serious bitch to remove/install the rear plugs); every two revolutions
of the engine, the cams and distributor turn once. That is: the
crank to cam ratio is 1:2 and the crank to distributor ratio
is 1:2. When the cam marks get close to their tell-tales, watch
the rear crank pulley for the next notch to come around. When
the crank notch lines up under the "0" mark on the
degree indicator, the cam indicators are on their tell-tales,
and the distributor rotor is pointed directly at the #1 cylinder
contact, the engine is at "compression" TDC
(there is an exhaust TDC as well, every other engine revolution
- where the cam indices are 180 degrees from their reference
- If you've lost distributor timing because the engine
was moved when the distributor was out of the engine, and you're
confident that you have maintained cam-to-crank timing, then
you could do the crank and cam marks only and put the
distributor in so that its rotor points at the "inside"
[Table of Contents]
I'm really not sure now if what I thought went wrong
at the end of day two ever went wrong. Here's the week:
- Day 1, Monday 5/6/96: started taking apart engine, discovered
that there was much more to disassemble than either the manuals
or Internet account suggested, including:
- The alternator must be removed to allow rear valve cover
- After seeing five "in-vehicle" valve spring compressors
in the store, I can't really imagine what compressor would
fit between the intake valves and the underside of the intake
manifold runners. I ended up removing the intake plenum and manifold
- removing all ancillary connections to the manifold but leaving
the injectors installed and the fuel lines connected; this required
new intake manifold gaskets and cleaning the old gasket faces;
as a result of removing the manifold, I think that rear head
access for doing the stem seals was substantially improved.
However, I ended up removing/installing the rocker assemblies
several times with the manifold re-installed with little difficulty.
- One of the things you'll have to remove from the intake manifold
is the metal pipe connecting the EGR valve to the intake plenum.
On our engine, the EGR pipe was nearly plugged with a thick black
goo. I suspect that this is engine oil passing out of the exhaust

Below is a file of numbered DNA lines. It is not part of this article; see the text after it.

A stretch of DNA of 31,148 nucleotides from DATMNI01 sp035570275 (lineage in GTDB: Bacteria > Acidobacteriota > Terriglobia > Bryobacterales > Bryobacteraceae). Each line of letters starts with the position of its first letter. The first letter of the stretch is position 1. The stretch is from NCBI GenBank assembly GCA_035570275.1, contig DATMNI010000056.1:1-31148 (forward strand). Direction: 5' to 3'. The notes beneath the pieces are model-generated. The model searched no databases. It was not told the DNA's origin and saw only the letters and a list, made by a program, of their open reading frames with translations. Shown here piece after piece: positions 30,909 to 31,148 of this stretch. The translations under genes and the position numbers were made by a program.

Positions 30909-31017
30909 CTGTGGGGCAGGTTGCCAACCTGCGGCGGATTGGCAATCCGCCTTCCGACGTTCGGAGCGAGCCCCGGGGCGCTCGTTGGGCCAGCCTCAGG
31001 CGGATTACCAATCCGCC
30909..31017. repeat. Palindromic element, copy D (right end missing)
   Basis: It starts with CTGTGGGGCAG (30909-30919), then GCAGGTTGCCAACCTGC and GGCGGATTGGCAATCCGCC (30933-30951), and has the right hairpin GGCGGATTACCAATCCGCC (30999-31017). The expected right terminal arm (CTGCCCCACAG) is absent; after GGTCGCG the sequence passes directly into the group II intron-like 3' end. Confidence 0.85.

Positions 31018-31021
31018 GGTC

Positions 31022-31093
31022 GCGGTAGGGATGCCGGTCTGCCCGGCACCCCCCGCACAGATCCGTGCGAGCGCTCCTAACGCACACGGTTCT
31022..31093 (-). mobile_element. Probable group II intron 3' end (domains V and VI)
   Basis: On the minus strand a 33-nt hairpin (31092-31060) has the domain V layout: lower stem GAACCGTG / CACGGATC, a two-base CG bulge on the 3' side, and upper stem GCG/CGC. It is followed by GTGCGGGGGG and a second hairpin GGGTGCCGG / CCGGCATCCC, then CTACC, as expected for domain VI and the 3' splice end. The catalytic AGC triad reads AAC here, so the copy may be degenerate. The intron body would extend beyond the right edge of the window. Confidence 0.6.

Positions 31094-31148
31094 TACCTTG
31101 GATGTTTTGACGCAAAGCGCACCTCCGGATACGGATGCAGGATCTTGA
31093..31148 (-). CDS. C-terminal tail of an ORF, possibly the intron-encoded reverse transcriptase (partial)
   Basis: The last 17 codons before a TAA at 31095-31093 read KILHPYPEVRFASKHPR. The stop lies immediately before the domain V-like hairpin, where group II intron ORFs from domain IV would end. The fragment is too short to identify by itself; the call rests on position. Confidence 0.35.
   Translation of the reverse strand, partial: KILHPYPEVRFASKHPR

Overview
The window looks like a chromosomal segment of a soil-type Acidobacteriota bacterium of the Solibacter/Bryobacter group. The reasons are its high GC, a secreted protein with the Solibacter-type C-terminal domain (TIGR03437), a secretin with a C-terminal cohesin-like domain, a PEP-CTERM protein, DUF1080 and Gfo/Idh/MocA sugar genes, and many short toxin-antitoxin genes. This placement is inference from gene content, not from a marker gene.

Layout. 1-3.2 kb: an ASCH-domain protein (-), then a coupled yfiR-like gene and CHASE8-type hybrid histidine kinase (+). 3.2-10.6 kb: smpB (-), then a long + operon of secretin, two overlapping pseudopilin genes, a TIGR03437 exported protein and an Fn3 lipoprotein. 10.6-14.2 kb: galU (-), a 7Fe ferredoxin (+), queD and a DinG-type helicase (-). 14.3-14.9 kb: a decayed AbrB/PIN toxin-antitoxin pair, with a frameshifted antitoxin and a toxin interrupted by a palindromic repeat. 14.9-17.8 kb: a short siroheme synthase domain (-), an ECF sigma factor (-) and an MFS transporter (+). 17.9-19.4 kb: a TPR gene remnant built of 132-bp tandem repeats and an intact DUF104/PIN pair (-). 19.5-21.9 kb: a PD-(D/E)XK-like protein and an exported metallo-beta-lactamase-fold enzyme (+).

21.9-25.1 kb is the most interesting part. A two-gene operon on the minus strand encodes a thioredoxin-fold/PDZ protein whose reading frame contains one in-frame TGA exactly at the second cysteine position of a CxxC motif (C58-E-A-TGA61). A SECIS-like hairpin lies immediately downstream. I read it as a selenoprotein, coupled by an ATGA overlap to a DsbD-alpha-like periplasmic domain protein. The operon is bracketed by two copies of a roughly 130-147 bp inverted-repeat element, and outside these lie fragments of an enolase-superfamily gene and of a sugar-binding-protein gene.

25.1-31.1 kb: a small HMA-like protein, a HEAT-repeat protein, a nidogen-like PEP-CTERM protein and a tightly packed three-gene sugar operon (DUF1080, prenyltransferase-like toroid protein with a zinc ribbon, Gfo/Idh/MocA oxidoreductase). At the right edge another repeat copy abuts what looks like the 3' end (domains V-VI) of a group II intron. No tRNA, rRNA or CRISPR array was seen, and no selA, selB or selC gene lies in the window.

system (which is why you're doing this job) re-ingested through
the intake. It took a bit of doing, but I swabbed this pipe out
with lacquer thinner on several pieces of rag tied to a piece
of cord. I fished a piece of bailing wire through the pipe to
thread the cord through.
- Additionally, the intake plenum, intake manifold, and the
inside of the throttle butterfly were coated in black crud. I
chose not to pull apart the intake plenum halves - it looked
like more of a problem to re-seal the halves than any problem
caused by the crud. The inside of the nipple on the intake plenum
where the EGR pipe attaches was nearly gooed shut, too. You'll
have to pull the throttle body off the intake plenum to fish
the hole clean. The intake valves were kinda sooty, too, but
I deemed that unnecessarily difficult as well. Suit yourself.
Here's why I had to retime the cam:
- Doing the actual valve spring seals wasn't too bad, considering
the rest of the operation.
- My most critical mistake was misinterpretation of the distributor
diagram and instructions from the factory manual. The diagram
illustrates that the contact points inside the distributor
cap are not aligned beneath their corresponding plug wire. However,
both the contact points and the plug wire connections are numbered.
The manual should have labeled the distinction between contact
point (spark gap from rotor) and the place where the plug wires
plug into the distributor. I must admit, I'd never considered
distributor caps that weren't "straight through," from
inside to out - and I can't figure out why they've done that
here. So even though I'd seen the diagram a number of times,
every time I tried to position the ignition rotor "directly
beneath the contact for number one cylinder," I was nowhere
near correct. Which probably means that I lost at least a whole
day's work (or re-work) of the cam timing because I thought I
was doing the ignition timing correctly.
- So I got through the front seals on Day 1, and left the other
half and engine reassembly for Day 2.
- I'm pretty certain that the first time that I fully assembled
the engine on the eve of day two, the cam timing was probably
off. The starter turned the engine over at what sounded like
a much greater speed than normal. And with less strain. I suspect
that there were no cylinders compressing at all - both cams out
of time. I'm less certain about the retiming I did later that
day. It sounded better when I tried to start, but still didn't
run. I may in fact have gotten the valve/cam timing right and
still didn't know that my ignition timing was wrong.
- So Day 3 was kinda short, as I was weary and muscle-sore.
I spent a couple of hours under the hood, mostly looking for
a timing mark on a crank pulley that I'd missed. No such luck.
In retrospect, I'd successfully found the correct of three possible
notches in the block-most pulley by probing the number one spark
plug hole with a coathanger wire and turning the engine by hand.
But at that point, I was convinced that there was no actual
visible TDC mark, and thought that I was having to depend on
my own devices. So I unnecessarily removed: the front engine
mount; mounting plate; A/C idler pulley assembly; serpentine
idler pulley assembly; and the two bolts mounting the power steering
pump to the mounting plate. Not to mention replacing the timing
belt - the old one looked flawless. I looked in my in-laws' old
service records and found no mention of timing belt work. Perhaps
the previous owners had done a replacement.
- After a couple of hours on Day 3, I decided that I'd take